A city where everyone feels like they belong

I recently spoke at the launch of Brisbane’s City Council’s ‘A City for Everyone: Inclusive Brisbane’.   The plan outlines the Council’s commitment to ensuring that Brisbane is a place ‘where everyone feels like they belong’, a vision I strongly support.

In my address, I shared the story of Joe, a BHC resident whose story shows so clearly not only the value of inclusive design in affordable housing, but also the importance of a city that is ready to welcome its residents to participate fully in all aspects of city life.

Designing for everyone

Joe is a resident of BHC’s Jingeri development in Enoggera, in Brisbane’s inner north. Jingeri provides 10 units of purpose-built accommodation, designed for adults living with a disability. This building provides independent living, some for the very first time, for adults who have previously resided with their elderly parents.

Inclusive design means the world to Joe and other tenants like Joe. It can make the difference between whether they are sitting at home alone and isolated or whether they are out and about, making the most of what the city has on offer for them.

I shared with the audience, four key areas of design that have supported Joe’s transition to independent living.

  1. A city where people can move around safely and easily is critical.

Joe’s home is located adjacent to the Enoggera bus and rail exchange and having access to public transport that integrates seamlessly, is accessible and gets you home to your door is such an amazing benefit and one that opens the city up to you.  Joe doesn’t own a car, but he doesn’t need to.  Creating more travel options, accessible public transport and more paths to connect us to where we want to go is invaluable.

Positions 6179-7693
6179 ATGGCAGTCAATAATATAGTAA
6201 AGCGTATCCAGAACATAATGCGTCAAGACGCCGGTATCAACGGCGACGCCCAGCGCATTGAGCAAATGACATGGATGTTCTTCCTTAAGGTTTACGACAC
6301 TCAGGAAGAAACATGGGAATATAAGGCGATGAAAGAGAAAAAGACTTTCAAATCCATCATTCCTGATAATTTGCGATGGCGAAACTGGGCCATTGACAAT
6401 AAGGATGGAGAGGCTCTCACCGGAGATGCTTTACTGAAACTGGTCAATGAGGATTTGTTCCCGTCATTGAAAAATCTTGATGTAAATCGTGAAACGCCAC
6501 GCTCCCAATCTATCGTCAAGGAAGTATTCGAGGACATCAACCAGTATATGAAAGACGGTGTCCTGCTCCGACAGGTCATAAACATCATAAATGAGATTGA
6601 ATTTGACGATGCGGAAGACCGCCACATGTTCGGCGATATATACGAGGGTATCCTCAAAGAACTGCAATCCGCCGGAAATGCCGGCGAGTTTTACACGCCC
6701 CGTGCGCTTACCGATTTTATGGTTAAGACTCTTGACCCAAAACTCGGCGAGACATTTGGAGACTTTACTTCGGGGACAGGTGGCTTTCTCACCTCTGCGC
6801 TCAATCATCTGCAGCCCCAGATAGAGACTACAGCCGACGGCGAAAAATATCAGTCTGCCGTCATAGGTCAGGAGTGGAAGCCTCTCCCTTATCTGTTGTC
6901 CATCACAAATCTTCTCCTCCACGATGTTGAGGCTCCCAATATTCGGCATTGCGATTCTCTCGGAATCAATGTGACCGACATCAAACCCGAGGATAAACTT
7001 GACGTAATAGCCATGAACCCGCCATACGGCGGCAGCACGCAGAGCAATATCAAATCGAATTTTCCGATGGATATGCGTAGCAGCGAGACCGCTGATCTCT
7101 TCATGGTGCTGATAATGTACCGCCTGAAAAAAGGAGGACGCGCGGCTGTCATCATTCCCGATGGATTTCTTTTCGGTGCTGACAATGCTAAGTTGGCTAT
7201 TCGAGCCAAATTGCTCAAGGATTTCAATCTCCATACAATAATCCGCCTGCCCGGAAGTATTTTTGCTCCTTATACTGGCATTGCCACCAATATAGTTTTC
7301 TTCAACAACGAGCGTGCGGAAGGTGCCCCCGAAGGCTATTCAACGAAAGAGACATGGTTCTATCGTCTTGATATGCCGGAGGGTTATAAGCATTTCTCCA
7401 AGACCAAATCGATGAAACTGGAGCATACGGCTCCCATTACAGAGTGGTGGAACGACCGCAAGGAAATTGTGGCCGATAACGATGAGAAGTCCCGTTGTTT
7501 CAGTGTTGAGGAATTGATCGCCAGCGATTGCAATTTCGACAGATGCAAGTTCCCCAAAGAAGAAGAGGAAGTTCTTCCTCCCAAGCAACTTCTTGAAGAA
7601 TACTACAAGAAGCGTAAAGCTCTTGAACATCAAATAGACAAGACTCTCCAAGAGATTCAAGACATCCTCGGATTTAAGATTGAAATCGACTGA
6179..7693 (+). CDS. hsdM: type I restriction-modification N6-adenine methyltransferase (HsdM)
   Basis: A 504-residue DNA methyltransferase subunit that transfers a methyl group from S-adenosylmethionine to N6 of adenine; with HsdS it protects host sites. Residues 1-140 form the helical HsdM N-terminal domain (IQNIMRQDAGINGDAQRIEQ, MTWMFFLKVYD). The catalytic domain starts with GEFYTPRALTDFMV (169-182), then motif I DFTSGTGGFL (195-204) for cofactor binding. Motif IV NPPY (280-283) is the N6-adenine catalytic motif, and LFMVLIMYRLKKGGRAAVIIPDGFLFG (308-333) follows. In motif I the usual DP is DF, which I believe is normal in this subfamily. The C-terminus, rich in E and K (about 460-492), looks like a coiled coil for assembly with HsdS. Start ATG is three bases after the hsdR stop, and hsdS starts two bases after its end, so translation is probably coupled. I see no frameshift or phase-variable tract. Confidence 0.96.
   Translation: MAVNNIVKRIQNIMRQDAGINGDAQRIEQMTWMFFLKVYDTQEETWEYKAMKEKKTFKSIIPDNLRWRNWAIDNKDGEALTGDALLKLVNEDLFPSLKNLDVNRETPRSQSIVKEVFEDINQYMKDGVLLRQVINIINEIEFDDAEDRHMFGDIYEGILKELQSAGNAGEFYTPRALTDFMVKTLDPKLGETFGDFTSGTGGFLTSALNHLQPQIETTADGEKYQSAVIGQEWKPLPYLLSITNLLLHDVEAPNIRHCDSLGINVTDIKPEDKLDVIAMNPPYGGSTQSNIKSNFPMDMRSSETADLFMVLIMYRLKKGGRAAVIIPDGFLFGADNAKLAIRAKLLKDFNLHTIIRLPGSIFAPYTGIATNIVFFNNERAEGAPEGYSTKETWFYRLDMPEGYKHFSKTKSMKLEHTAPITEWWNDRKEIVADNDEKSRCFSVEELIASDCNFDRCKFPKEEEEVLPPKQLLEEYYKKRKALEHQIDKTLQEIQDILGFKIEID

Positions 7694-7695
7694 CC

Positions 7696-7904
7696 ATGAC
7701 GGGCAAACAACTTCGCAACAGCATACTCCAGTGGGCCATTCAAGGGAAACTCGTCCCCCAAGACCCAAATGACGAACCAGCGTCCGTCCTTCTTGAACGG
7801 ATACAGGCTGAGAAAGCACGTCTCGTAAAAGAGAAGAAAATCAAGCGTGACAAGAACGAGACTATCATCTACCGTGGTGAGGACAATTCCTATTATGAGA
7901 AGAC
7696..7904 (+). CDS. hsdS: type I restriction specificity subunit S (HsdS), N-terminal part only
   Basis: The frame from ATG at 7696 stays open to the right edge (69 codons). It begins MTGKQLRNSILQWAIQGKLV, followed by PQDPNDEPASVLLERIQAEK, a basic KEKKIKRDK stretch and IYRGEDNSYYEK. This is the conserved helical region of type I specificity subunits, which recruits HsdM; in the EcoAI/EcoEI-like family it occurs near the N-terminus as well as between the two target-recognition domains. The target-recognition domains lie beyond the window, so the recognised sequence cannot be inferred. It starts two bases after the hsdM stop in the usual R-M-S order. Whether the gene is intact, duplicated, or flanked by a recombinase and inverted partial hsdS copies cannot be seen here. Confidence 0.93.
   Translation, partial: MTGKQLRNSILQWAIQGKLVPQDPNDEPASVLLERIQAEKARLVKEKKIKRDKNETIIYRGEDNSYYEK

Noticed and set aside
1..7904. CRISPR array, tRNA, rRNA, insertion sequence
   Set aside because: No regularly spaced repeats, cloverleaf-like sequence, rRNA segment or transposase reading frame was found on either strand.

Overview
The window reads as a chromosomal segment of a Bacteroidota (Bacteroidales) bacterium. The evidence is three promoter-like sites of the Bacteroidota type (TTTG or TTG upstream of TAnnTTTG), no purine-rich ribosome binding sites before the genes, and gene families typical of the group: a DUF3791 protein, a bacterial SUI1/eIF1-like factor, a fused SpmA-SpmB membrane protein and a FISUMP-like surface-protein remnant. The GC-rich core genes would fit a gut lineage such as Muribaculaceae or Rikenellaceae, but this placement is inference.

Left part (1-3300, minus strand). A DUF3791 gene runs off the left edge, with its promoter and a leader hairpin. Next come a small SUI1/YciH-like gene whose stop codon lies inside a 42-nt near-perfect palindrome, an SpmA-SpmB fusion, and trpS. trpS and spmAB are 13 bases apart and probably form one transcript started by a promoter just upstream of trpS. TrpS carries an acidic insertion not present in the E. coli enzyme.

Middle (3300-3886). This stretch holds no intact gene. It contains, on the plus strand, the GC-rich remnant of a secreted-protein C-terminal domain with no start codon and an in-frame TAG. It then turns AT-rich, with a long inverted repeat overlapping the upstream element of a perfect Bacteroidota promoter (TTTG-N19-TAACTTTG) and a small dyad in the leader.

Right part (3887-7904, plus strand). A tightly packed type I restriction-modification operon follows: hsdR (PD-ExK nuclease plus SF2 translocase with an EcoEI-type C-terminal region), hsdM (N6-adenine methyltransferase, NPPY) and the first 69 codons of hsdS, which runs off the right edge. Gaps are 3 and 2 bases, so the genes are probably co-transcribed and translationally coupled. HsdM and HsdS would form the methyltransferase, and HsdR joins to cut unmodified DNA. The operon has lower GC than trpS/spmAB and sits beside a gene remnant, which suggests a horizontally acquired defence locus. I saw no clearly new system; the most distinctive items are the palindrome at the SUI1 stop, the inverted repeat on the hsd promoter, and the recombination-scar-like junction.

1. We need more inclusive workforce

Engaging in work is something that Joe aspires to but until now hasn’t had that independence, the support or opportunity to do this.  Many of our tenants are marginalised from employment opportunities when in fact they have so much to contribute to the city’s economic life. Creating an inclusive employment market, that is capable of engaging people from all different backgrounds and work histories is not only good for Brisbane but provides people like Joe with an enhanced sense of identity self-worth and positive health benefits.

  1. Having appropriate housing typologies is crucial.

Joe’s home is purpose-built for people living with a disability, it’s architecturally designed, it’s beautiful, looks good on the street and blends in like any other modern apartment complex. Unfortunately, housing like Joe’s home is rare and we are always advocating for an increase in the diversity of housing solutions provided and of course, an increase in supply. As we know housing is the bedrock of everything.

  1. The importance of community.

Joe is a young man who is fiercely independent and has a wide group of friends. He wants to get out and connect
with others,explore the city and enjoy the bars, parks, galleries and the sunshine. This is what life is all about. It’s what we want for everyone in our community– to be able to get out simply and easily, to connect, enjoy and most of all feel a sense of “belonging” in this beautiful city.

Embracing inclusive design

Affordable, accessible housing is an essential hub that enables inclusion in all other aspects of life.

A city that embraces inclusion is a commitment we strongly welcome and one that will make a huge difference to the lives of all its residents.

We look forward to working together with the Brisbane City Council to support Brisbane’s continued development and growth into “A City for Everyone”.

Rebecca Oelkers
BHC – Chief Executive Officer